About the Rufa Red Knot

What is a Rufa Red Knot?

Red Knots (Photograph by Patricia Gonzalez)

The Rufa Red Knot is the subject of the book, Moonbird: A Year on the Wind with Great Survivor B95 by Phillip Hoose (FSG).  It is one of six sub-species of the Calidris Canutus, more commonly known as the Red Knot, a medium sized shorebird which breeds in the tundras of Canada, Europe, and Russia.

The Rufa is known for its exceedingly lengthy migratory trip, which can stretch from the bays of Terra Del Fuego, below South America, to the Canadian Arctic, where they mate and raise chicks.

The Rufa tackles this journey in huge chunks, sometimes traveling 5,000 miles in a single flight. In order to sustain this migratory style, the Rufa has a series of stopover point along its route, where it will gorge itself on the local prey. Each stopover site must be teeming with food, or the knots will be unable to pile on enough fat to produce energy for the next leg of their flight. Unfortunately, human influence is resulting in a decline of food at these rest-stops, and as a result the Rufa worldwide population has crashed in recent years.

To learn more about the Rufa Red Knot and how it interacts with its environment, watch this great video from Parks Canada:

Who is

Moonbird Photo by Jan van de Kam

B95 is the star of of the book, Moonbird: A Year on the Wind with Great Survivor B95 by Phillip Hoose (FSG) and the oldest known Rufa Red Knot in the world, clocking in at at least 19 years of age, possibly more.

In 1995, a team of Canadian researches traveled to Terra Del Fuego to band red knots, in the hopes of discovering why these birds flew so far each year, and what their routes of travel were. Using the catch, band, and release approach, the team banded 850 birds–enough that they quickly ran out of colored bands and had to improvise with strips of thin black plastic heated over a fire until pliable. B95 was one of these 850, and already he had his adult plumage, making him at least 3 years old.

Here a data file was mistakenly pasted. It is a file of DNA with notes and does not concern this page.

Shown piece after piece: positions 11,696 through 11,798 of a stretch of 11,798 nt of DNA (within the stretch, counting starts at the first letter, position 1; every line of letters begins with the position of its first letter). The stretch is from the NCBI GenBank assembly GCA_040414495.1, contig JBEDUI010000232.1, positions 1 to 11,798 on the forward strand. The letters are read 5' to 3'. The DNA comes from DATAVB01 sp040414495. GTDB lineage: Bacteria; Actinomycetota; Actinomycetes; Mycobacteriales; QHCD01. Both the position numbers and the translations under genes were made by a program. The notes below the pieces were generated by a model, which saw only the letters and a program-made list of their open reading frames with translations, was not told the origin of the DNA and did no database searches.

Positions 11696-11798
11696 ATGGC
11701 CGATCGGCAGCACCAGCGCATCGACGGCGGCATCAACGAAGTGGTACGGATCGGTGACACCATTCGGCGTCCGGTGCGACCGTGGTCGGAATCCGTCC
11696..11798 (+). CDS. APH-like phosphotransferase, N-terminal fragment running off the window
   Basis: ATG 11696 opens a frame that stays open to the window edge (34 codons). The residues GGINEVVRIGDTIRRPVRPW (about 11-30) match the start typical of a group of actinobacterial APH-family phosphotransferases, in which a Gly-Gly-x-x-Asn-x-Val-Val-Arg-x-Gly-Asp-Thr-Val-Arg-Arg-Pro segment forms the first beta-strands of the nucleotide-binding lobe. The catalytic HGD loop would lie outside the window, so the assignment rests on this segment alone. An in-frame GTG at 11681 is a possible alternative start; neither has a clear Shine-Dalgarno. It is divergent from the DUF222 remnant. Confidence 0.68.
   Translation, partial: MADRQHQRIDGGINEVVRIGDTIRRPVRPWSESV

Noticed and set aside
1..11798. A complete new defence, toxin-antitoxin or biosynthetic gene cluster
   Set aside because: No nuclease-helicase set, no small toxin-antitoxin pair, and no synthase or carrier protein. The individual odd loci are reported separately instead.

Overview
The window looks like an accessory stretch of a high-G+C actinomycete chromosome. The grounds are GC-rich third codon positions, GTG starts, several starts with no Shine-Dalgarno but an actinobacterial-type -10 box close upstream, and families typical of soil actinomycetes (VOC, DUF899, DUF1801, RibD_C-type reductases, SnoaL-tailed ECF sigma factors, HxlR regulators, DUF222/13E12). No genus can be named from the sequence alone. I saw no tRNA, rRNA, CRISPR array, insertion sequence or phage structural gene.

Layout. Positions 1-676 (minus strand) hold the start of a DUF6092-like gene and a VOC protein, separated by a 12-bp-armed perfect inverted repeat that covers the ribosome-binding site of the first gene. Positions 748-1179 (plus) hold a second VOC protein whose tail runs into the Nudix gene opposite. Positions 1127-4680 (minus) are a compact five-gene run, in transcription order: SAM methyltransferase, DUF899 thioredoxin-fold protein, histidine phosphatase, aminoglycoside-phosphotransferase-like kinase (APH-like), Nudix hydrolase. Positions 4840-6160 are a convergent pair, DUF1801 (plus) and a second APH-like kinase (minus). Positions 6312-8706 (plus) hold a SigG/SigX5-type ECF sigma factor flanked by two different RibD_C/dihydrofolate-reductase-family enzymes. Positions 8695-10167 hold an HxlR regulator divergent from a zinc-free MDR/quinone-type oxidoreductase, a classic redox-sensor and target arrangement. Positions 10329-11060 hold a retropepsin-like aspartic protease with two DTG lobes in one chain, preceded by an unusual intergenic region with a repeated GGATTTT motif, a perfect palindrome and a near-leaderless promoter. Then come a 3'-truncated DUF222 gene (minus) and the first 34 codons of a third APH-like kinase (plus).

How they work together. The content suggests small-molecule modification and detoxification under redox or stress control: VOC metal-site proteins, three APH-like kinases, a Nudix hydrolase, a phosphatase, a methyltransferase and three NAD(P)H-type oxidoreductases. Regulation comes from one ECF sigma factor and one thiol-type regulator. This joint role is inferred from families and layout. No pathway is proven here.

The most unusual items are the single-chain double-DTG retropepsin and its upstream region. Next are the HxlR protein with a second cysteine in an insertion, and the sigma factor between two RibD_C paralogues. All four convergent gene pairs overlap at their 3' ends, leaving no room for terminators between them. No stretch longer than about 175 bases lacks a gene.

He was recaptured in 2001, and banded with his now iconic “B95” flag. Spotted in 2003, and re-re-captured in 2007, B95 has become the most famous shorebird in the world. Something about him is exceptional: he has been blessed with an extraordinary combination of physical toughness, navigational skill, judgement and luck. To showcase just how exceptional B95 is, here’s a quick statistic: in the nearly two decades B-95 has been alive, 80-percent of the red knot population has disappeared. Not only has B95 survived, he has flown more than 325,000 miles–the distance to the moon and nearly halfway back, earning himself the fitting nickname of Moonbird.

Are Red Knots the Only Shorebirds in Danger of Becoming Extinct?

There are 117 shorebird species native to the Western Hemisphere. Of these, 30 are either non-breeding visitors or are considered casual visitors, leaving 87 “core” species in our Hemisphere. Some nest on beaches, some in the high Arctic, and others on grasslands. While many are short- or medium-distance migrants, some shorebirds—the Arctic-breeders such as red knots– are among the greatest migratory animals on the planet. According to the U. S. Shorebird Conservation Plan (USSCP), more than half (28) of the 53 shorebird species that breed in North America are at grave risk. And ominously, not a single North American shorebird species is in the category of “not at risk.”

What Can You Do to Help?

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4 thoughts on “About the Rufa Red Knot

  1. Pingback: I Need Eggs: the Theme Song for MOONBIRD « Phillip Hoose

    • Dana, Charles Duncan from the Manomet Center for Conservation Sciences Shorebird Project says, “South Louisiana is not known to be a big destination for rufa Red Knots, but there is a significant—and poorly understood–population that winters along the mid/south Texas coast. Thus, it’s not at all out of the question. We’d welcome any reports, especially of birds carrying leg bands (like B95 does).”

  2. Pingback: Notes in the Margin: Moonbird | The Incubator

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